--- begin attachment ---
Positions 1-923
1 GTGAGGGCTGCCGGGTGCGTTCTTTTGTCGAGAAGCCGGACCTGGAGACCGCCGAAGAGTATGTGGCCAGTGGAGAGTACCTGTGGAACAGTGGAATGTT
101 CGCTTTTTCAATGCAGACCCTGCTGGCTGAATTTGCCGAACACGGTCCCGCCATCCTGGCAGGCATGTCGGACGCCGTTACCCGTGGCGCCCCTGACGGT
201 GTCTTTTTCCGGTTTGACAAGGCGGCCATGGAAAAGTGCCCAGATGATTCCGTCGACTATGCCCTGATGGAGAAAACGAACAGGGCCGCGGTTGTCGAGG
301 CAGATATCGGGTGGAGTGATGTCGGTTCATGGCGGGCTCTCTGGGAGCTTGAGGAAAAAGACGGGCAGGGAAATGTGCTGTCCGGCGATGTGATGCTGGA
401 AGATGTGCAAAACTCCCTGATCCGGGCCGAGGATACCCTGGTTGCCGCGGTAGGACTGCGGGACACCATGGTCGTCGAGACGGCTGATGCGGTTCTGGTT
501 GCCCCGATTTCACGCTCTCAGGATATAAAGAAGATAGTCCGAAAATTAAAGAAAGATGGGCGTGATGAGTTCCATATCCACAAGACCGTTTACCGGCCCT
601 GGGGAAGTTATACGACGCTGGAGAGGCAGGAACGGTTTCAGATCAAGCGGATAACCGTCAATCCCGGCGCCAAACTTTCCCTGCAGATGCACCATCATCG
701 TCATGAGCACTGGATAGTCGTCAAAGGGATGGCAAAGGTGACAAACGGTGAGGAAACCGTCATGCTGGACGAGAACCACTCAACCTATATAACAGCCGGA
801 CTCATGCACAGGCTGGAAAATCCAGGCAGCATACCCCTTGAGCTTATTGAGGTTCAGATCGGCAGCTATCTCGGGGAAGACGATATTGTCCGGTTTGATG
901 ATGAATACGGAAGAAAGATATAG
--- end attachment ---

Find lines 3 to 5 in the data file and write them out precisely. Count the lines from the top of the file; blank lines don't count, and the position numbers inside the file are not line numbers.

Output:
101 CGCTTTTTCAATGCAGACCCTGCTGGCTGAATTTGCCGAACACGGTCCCGCCATCCTGGCAGGCATGTCGGACGCCGTTACCCGTGGCGCCCCTGACGGT
201 GTCTTTTTCCGGTTTGACAAGGCGGCCATGGAAAAGTGCCCAGATGATTCCGTCGACTATGCCCTGATGGAGAAAACGAACAGGGCCGCGGTTGTCGAGG
301 CAGATATCGGGTGGAGTGATGTCGGTTCATGGCGGGCTCTCTGGGAGCTTGAGGAAAAAGACGGGCAGGGAAATGTGCTGTCCGGCGATGTGATGCTGGA